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Help for troubled borrowers is on the way. But will it come soon enough?

Borrowers have a lot to lose if public policies to help paying their mortgage don’t break right. HousingWire took a deep dive into the $10 billion homeowners assistance fund and those who might be left behind.
The post Help for troubled borrowers is on…



Jeffrey Wilen

The Covid-19 pandemic hit Jeffrey Wilen and his family hard.

In July 2020, he lost his job as an editor at a consulting firm for spa professionals. By that point, his wife, fearing infection, had already decided to resign as a part-time assistant teacher to stay home with their three kids. 

It took Wilen, 49, about two months to get a new job. In September 2020, he landed a job as a service advisor assistant for an auto repair shop.

“I’m still in this job, but I’m not making as much as I was at the previous one,” he said.

Since the pandemic first hit, the family’s annual income decreased from around $80,000 to $41,600, according to Wilen. While they wait for the best moment for his wife to return to work  – they are still afraid of new Covid-19 variants – he is hustling at side jobs after his shift at the auto repair shop.

“What’s happened is that the economy has changed a lot. Gas is more expensive. Groceries are more expensive,” he said. “I’m trying to make an extra anywhere.”

Wilen is working with food delivery, which guarantees between $100-200 per week. A $250 monthly child tax credit from the federal government for each child also helps the household. But will end in December.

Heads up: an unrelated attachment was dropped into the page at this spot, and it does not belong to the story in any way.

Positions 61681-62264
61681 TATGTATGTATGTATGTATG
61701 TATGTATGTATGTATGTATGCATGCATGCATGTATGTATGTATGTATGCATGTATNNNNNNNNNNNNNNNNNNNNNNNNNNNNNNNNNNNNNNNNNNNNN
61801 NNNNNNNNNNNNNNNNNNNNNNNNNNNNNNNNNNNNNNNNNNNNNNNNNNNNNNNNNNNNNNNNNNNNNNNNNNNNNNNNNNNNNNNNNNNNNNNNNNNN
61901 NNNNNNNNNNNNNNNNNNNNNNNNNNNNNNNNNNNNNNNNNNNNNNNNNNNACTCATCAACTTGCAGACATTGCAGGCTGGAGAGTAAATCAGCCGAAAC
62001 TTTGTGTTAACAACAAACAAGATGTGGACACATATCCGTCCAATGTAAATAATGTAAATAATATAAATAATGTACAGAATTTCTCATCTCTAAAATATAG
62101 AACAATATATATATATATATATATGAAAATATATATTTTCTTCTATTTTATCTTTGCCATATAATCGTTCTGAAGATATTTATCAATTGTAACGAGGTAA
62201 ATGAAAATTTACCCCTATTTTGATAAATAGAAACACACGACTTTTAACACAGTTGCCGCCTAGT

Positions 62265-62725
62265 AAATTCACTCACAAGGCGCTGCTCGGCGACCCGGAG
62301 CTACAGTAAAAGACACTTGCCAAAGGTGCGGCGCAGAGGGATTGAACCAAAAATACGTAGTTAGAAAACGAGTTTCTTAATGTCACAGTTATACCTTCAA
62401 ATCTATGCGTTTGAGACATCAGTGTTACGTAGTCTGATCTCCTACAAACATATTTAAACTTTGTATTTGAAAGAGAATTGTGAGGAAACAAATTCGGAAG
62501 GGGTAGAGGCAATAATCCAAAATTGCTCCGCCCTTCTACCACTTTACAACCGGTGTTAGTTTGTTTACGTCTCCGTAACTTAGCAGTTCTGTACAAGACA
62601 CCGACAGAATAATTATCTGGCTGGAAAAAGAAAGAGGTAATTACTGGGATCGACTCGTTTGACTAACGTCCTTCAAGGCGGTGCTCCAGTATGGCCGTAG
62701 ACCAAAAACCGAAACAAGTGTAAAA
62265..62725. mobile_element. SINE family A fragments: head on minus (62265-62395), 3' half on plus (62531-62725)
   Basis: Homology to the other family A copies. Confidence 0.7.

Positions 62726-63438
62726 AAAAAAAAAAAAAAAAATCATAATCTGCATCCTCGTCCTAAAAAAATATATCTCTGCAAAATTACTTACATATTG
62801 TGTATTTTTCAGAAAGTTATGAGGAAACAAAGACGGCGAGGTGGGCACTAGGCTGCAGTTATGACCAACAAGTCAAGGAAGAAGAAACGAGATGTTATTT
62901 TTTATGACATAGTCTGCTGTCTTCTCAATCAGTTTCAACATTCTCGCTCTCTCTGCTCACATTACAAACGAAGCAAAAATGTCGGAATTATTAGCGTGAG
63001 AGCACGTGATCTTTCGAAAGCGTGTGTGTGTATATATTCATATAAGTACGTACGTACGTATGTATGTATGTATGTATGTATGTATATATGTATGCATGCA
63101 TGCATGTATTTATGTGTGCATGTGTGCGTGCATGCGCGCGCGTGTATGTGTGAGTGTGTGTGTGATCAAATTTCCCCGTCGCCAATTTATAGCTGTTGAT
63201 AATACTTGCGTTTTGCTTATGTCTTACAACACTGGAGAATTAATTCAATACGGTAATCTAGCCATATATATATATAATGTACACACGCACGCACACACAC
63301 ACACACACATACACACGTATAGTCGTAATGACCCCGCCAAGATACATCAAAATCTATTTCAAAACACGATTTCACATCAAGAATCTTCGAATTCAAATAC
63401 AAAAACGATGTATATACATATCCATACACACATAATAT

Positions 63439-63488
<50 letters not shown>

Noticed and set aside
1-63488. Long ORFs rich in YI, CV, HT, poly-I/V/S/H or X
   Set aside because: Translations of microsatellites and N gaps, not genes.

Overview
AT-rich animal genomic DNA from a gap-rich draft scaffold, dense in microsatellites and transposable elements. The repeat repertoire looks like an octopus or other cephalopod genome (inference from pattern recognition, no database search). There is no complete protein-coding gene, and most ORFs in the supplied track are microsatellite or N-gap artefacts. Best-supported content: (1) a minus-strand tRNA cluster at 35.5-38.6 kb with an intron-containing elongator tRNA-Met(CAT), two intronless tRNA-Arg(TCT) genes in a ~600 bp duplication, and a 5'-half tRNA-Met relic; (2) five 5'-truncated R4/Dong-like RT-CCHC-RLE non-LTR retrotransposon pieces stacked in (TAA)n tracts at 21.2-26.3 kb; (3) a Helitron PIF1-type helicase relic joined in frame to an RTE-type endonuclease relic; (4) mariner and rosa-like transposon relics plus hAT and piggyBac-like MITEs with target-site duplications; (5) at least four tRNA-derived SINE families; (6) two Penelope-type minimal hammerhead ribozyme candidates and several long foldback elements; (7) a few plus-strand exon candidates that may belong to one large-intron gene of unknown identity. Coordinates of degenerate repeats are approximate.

While the family’s income has been cut by almost half and inflation has increased their expenses, Wilen’s primary concern is his mortgage. 

In 2015, the family paid $250,000 for a 2,900-square-foot house in Ormond Beach, Florida. The four-bed property was perfect for the pre-Covid reality, but it is challenging to afford right now. 

When Wilen lost his job last year, he stopped paying his $1,460.10 mortgage for 12 months, and the county where he lives paid three months of his mortgage bill as part of an assistance program. “But all my forbearance is done, and I can’t get any more,” Wilen said. He is afraid of losing his home.

Wilen’s case illustrates how some Americans have a lot to lose if policies designed to help mortgage borrowers don’t break right. 

Governments and servicers were both quick to launch forbearance programs for over seven million mortgage borrowers during the pandemic, realizing the historic challenge borne out of the Covid-19 pandemic. The fast and efficient response worked – a foreclosure crisis has not materialized, and most experts do not believe there’s a threat of a huge wave of foreclosures in the cards.

But housing experts say a new phase of financial aid needs to be issued imminently to help those who are exiting forbearance and are still struggling to pay their mortgages.

Black Knight data shows that roughly 450,000 forbearance plan expirations are expected to occur through the end of 2021, representing more than a third of active plans.

“We are concerned that we are going to see more and more people in this same position in the coming months: many homebuyers who lost jobs are back to work but making less money,” said Jackie Boies, senior director at Money Management International, a nonprofit that provides credit and debt management counseling. “They’ve had a manageable budget due to mortgage forbearance. Now mortgage forbearances are coming to an end, and many homebuyers will not be able to pay their mortgage again.” 

The unemployment rate checked in at 4.2% in November 2021, down from 14.8% in April 2020, according to the U.S. Department of Labor. Still, some borrowers haven’t regained employment or are now under-employed. 

“Just because there are a lot of jobs out there doesn’t mean there are jobs that are paying as well as they were before the pandemic,” said Stephanie Moulton, professor at the John Glenn College of Public Affairs from the Ohio State University and an expert in public policy implementation.